I have a dilemma, I’ve been here a few weeks now and my Spanish is still at an extremely basic level.
Yet I need food and I want to avoid the supermarket routine, as I could be doing that anywhere! Spain has so many options for fresh food that it does seem a crime to go into a Spanish supermarket and buy Heinz baked beans. Not resorted to that yet though.
Yes I’ve been to the local markets and can point and say ”quiero esto’, ‘this one’, or when I’m feeling adventurous ‘ dos cientos cincuento grammas’ which is 250 grams. Had to cut that back a bit as I was buying far too much stuff so I use ‘un poco’, for a little or a better one is just to show them a 1 euro or 2 euro coin and I get just a small amount. (A tip learned from Sara’s Mum). The markets here though are so set up for the English that the response and price always come back to you in your own language, or show you the till print out of the price!
I’m grateful for the help but I do also want to learn.
I go into the local shops, the baker who asks if I want my bread ‘cortar’ I had no idea what she meant till I saw the hand signals. My local greengrocer who when ever I ask for ‘quiero esto cien grammas’ responds with the Spanish name of the vegetable I’m pointing at. She has tried many times to help me pronounce lechuga or lettuce and I’m a lost case on that one. Then there is the butcher, I always loved going into the local butchers in West Kirby with their quick banter and helpful ideas, here I stand in the shop and try to wait till everyone leaves before I approach the counter. The butcher has got wise to this and now points and calls me forward with a stern ‘Madam!’. It’s embarrassing as I point and stumble over my words, yet he is patient and kind and always offers to let me taste the jamon or queso before I buy, Now I’ve learned how to ask for strong or mild cheese…fuerte/suave.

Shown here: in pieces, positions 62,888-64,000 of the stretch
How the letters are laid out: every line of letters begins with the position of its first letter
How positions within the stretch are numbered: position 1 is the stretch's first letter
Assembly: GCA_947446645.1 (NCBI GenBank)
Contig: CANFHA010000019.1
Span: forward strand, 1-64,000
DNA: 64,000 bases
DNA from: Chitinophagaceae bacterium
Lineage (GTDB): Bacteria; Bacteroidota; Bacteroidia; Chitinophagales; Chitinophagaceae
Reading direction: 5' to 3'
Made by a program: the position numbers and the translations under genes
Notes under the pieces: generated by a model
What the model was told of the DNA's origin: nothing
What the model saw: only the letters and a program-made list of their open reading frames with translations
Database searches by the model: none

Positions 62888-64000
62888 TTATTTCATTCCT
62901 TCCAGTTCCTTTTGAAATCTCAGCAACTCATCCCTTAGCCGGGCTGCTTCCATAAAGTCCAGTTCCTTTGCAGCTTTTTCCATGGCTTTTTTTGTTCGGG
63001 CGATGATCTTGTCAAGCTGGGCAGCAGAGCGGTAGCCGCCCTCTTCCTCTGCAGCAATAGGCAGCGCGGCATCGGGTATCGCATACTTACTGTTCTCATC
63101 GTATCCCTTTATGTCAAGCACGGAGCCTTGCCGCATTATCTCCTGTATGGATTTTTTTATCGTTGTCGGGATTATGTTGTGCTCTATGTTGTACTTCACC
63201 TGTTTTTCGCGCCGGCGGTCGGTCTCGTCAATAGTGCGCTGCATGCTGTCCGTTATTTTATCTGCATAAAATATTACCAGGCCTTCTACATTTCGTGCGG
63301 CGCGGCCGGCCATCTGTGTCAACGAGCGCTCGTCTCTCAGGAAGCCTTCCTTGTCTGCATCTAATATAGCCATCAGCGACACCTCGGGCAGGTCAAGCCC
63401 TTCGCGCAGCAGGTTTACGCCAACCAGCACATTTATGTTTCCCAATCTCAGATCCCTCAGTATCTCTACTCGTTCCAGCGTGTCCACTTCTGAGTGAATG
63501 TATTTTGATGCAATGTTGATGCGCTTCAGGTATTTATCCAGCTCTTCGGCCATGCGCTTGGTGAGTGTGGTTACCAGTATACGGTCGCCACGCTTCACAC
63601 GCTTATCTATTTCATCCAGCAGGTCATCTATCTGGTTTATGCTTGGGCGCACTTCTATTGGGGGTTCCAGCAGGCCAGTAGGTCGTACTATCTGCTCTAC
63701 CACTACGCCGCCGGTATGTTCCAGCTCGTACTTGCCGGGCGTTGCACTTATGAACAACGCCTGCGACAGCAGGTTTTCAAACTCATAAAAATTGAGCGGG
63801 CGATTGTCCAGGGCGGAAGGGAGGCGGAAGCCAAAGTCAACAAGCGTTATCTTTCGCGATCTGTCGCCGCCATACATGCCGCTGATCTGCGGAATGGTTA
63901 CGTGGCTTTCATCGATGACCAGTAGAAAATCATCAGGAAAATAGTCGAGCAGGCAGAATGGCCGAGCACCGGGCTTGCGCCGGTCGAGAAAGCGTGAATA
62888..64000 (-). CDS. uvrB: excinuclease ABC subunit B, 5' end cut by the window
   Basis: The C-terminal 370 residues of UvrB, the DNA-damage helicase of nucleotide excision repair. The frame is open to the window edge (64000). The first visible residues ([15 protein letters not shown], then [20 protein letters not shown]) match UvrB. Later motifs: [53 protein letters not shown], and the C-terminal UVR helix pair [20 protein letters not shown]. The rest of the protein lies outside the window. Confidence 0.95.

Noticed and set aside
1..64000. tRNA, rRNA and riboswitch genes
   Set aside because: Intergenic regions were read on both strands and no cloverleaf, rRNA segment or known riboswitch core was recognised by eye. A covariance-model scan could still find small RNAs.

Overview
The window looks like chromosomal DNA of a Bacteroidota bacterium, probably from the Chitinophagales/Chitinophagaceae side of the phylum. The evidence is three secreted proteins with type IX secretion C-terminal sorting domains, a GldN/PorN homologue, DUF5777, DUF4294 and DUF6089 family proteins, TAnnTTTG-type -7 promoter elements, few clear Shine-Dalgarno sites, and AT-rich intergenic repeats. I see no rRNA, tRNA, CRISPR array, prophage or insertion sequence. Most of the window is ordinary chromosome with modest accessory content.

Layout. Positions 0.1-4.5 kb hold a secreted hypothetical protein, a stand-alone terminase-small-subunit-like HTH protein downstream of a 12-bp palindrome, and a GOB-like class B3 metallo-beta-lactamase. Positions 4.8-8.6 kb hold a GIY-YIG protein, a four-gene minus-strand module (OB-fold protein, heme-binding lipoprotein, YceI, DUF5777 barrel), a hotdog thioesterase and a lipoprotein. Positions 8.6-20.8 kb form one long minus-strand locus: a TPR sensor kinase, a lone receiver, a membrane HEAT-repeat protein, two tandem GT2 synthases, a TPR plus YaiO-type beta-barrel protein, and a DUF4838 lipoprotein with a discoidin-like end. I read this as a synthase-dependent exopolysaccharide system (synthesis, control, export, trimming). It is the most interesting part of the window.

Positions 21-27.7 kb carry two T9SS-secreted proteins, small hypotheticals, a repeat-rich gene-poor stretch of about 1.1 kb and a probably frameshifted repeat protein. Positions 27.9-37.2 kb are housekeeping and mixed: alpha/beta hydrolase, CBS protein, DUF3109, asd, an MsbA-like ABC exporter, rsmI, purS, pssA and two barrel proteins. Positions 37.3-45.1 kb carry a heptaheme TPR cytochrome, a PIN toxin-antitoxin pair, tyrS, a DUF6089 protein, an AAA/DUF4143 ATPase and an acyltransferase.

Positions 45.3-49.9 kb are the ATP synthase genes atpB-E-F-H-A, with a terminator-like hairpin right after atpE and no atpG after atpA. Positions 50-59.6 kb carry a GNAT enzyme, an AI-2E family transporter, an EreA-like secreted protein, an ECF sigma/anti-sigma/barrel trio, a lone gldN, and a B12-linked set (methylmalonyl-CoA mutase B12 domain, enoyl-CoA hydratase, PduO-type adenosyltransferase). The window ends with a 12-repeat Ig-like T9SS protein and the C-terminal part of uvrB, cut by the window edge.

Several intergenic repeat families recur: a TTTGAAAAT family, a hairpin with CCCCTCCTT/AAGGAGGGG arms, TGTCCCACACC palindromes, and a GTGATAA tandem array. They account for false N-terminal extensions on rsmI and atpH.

Can I remember all these words, No. I have to carry a book around with me and memorise just before I go in the shop and hope he doesn’t ask me other questions, as he did the other week. ‘Did I want my cheese slicing or in a block’. No I didn’t understand but putting the cheese on the cutting tray soon got me saying no…..
Then the other way to get a meal is to go into a restaurant on my own and order food from a waiter who will know Spanish, English, Norwegian, French, Italian and probably Russian. The waiter will have made up their mind that I am English before I even choose a seat and will present me with a menu open at my pages. The embarrassment here is sitting on my own to eat. No one to sit and relax with over the food. To chat with as to how the day has gone, to share a joke with or laugh with. People say you should just people watch, it sometimes works to watch them. Sometimes it feels more like I’m being watched for being on my own.
The dilemma is, which way is best.
embarrassment in the shops or in the restaurant?
We all have times when we struggle to do something and we would not be human if sometimes we doubted our own abilities, questioned them, wondered about our motivation. We have to often go through the embarrassment to get to something better.
To do all of those things can help us to be stronger. Having my book and preparing before I go into a shop is the same as studying for an exam, or getting ready for an interview or even a first date!
Putting myself into embarrassing situations, which is just my perception of the situation, has shown me I can cope with challenges, that I can learn new skills. We all learn each and every day and yet sometimes you don’t stop and appreciate what you have learned or how your life has moved on. I’m learning a lot about gratitude.
Being on my own is hard, tough and yet a blessing as I appreciate all the good friends I have, the people I have a history with and marvel at those I have yet to meet.
I put this out in my last blog and I’ve been watching it each day and I think the messages are getting through.